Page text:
Here’s dirt-simple but effective accessory for your miter saw. It eliminates tear-out, allows you to make precision cuts by aligning a pencil mark with the kerf, and provides room to screw or clamp a stop block anywhere along the fence.
Originally, I built this table for extra support when cutting long pieces. But it’s such a great addition that now I leave it on my saw all the time.
You could use 3/4″ stock, but I made my table from 1/2″ plywood to minimize the decrease in my saw’s cross cut capacity. It can be any length you want. For stability, make the bed about 3″wider than the maximum length of the saw’s kerf.
Glue and screw the fence to the ply-wood bed at 900• Screw the table’s fence to the saw’s fence, and you’re set.
I use a set of shop-made gauge blocks to adjust my fence for cutting rabbets and tenon shoulders. The blocks are precise thicknesses and about 2” wide.
To set the fence, I insert a ½” spiral bit into the collet, upside down, and then tighten the collet by finger only. (A piece of ½” drill rod would work as well.) Why upside down? The bit’s shank provides a smooth surface for the square to register against. Right-side up, a router bit is difficult to use because you must precisely rotate its cutting edge to the outer-most point of its travel.
Next, I insert a gauge block between the fence and the square. Then I adjust the fence until the square is flat against the gauge block and touching the bit’s shank. After turning the bit right-side up, I’m ready to go.
Friction-Free Re-Saw Fence
Re-sawing a board is tricky. Most blades drih, so that you must angle the board to get a straight cut. Standard band saw fences can’t be angled to compensate for drih, so many folks use a single-point fence instead, like this one. The point on my fence is a tall stack of machine bearings, which gives me effortless, resistance-free cutting. To build the fence, you’ll need a5/16″ steel rod, 5/16″ i.d. bearings,5/16″ i.d. washers, a base6″ to 8″wideand as long as the depth of your saw’s table, an upright (its height depends on your saw’s capacity), and a hardwood cap to house the steel rod and hold the bearings in place.
The steel rod and washers are available at any hardware store for a few bucks. (See Source below for bearings, or try an auto parts or surplus store; the exact i.d. and o.d. of the bearings aren’t particularly important.)
Drill a 5/16″ hole at the base’s point to house the steel rod’s bottom end. Position the hole to allow the bearings to overhang the point by1/8″. Glue and screw the upright to the base, 1/8″ behind the bearings. Insert the rod in the base’s hole and stack the bearings with a washer between each one. Insert the top end of the rod in the cap’s hole, and then screw the cap to the upright, making sure it’s positioned so that the bearing stack is square to the saw’s table.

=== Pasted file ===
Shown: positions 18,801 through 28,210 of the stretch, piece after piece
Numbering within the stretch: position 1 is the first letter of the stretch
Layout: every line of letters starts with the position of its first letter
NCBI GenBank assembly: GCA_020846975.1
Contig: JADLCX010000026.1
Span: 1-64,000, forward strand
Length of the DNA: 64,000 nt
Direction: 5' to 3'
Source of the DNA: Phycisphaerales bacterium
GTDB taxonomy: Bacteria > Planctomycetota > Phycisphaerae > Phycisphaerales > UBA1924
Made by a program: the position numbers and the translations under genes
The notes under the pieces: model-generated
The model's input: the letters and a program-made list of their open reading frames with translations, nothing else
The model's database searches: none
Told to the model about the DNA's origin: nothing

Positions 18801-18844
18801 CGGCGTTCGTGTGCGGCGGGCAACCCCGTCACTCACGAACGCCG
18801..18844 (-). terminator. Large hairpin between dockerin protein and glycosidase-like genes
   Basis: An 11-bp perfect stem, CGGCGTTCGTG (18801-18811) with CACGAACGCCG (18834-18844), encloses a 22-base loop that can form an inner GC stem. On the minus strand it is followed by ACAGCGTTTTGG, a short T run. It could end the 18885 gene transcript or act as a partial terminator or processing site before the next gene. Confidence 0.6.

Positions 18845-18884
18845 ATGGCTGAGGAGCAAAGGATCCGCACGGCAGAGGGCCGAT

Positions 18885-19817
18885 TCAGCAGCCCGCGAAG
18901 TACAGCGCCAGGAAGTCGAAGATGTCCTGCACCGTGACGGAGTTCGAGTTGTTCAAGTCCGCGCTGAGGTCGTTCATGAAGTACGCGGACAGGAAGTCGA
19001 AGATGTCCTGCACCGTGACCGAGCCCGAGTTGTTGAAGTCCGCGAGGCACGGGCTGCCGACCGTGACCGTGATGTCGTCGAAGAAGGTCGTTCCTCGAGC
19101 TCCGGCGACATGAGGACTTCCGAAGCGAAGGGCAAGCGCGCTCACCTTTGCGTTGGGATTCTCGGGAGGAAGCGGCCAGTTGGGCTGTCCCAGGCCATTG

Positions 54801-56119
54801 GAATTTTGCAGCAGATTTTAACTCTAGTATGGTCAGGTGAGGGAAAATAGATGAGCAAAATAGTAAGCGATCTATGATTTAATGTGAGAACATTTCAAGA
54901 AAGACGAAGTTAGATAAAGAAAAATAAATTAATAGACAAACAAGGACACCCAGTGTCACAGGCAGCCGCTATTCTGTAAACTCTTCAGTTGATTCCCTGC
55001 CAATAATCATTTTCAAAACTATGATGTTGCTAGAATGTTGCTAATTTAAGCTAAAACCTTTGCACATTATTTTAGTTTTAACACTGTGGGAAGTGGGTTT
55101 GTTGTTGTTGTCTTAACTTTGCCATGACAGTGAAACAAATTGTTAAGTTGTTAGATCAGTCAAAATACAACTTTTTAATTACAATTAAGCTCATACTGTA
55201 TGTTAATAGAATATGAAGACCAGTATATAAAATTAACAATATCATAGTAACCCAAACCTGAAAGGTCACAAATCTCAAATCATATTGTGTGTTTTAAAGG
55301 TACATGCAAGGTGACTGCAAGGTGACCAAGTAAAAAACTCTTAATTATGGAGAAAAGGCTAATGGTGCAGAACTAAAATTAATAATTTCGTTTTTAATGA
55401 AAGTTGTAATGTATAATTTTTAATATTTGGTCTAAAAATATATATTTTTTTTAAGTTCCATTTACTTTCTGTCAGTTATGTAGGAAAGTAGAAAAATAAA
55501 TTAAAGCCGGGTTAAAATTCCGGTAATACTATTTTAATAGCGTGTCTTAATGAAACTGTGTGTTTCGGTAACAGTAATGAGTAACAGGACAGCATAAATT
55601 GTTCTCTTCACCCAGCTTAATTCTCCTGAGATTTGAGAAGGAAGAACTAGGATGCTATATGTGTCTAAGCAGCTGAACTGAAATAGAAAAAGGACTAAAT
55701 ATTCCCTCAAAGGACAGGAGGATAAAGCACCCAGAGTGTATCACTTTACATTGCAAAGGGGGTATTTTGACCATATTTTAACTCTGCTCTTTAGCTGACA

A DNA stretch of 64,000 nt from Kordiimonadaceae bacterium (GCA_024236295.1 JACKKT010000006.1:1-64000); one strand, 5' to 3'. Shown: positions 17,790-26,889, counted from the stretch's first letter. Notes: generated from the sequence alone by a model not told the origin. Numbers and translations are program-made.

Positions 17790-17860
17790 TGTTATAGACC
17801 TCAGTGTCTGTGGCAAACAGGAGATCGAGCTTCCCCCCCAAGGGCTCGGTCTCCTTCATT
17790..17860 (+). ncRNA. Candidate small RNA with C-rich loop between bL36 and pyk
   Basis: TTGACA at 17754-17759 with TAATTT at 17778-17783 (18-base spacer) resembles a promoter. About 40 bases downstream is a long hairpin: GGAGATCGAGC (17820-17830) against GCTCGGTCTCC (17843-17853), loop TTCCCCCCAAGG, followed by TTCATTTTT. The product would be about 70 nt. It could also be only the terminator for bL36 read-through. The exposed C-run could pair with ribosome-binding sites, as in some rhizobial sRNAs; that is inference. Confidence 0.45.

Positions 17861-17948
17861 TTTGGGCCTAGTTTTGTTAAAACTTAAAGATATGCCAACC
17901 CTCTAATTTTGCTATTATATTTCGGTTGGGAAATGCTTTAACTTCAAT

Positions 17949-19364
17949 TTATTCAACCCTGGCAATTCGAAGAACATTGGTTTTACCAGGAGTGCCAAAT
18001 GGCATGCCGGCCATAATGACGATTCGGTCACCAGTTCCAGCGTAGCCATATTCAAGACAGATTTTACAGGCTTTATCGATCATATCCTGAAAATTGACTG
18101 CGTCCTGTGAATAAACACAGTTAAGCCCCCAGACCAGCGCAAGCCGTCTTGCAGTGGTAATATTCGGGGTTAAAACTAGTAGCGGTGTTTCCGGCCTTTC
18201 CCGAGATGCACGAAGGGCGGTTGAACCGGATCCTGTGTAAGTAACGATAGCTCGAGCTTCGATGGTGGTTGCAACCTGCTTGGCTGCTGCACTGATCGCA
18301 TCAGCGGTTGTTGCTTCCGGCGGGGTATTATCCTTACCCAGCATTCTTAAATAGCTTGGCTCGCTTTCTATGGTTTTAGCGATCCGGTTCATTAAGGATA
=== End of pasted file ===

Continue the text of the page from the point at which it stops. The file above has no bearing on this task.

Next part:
My neighbor needed an edge routed on a large oak table top. Having messed up my fair share of edges by accidentally tilting the router, I was a little nervous, but agreed to take on the job.
While removing my router from the router table, it occurred to me that the table’s insert plate would give me the extra support necessary to keep the router from tilting. And it did!
Clamp Blocks Plus
Bessey K-blocks are great for holding K-clamps in position for glue-ups, but they are also quite handy for other things. I milled hardwood strips the same dimensions as my K-clamps and use them to raise work pieces for stacked glue-ups. I also use the blocks and strips fro pocket-hole assembly, so I don’t have to hang a joint over the edge of my workbench to clamp it. Shop-made blocks like these, made in maple, would work just as well.
One day, I really got fed up with the drawers in my desk at home. They’re the old-fashioned kind, which ride on their wooden sides. The sides had become so worn that the drawers were always a pain to open and close.
This day, they were particularly bad! considered installing the side-mount ball bearing slides I had always dreamed about, but the cabinet’s opening wasn’t big enough to allow for them. I’d have to make new drawers, and I really wasn’t up to it. Feeling frustrated, I went to the kitchen to make a sandwich. I noticed that our cutting board was made from UHMW(Ultra High Molecular Weight)plastic, which is very slick and very durable. I quickly decided that this cutting board was worn out, and told my wife we should get a new one.
Old’cutting board in hand,1 headed for my shop. First! cut down the drawer’s height by1/2″, and then repositioned the front. Then! countersunk and screwed on my new UHMW1/2″ x 1/2″ runners. Now my only problem is that instead of working in my office, I just sit there sliding the drawers in and out.
When I installed my tail vise, I made the jaw protrude past the bench’s front rail. Using dog sin the rail, I can securely clamp a board in a vertical position.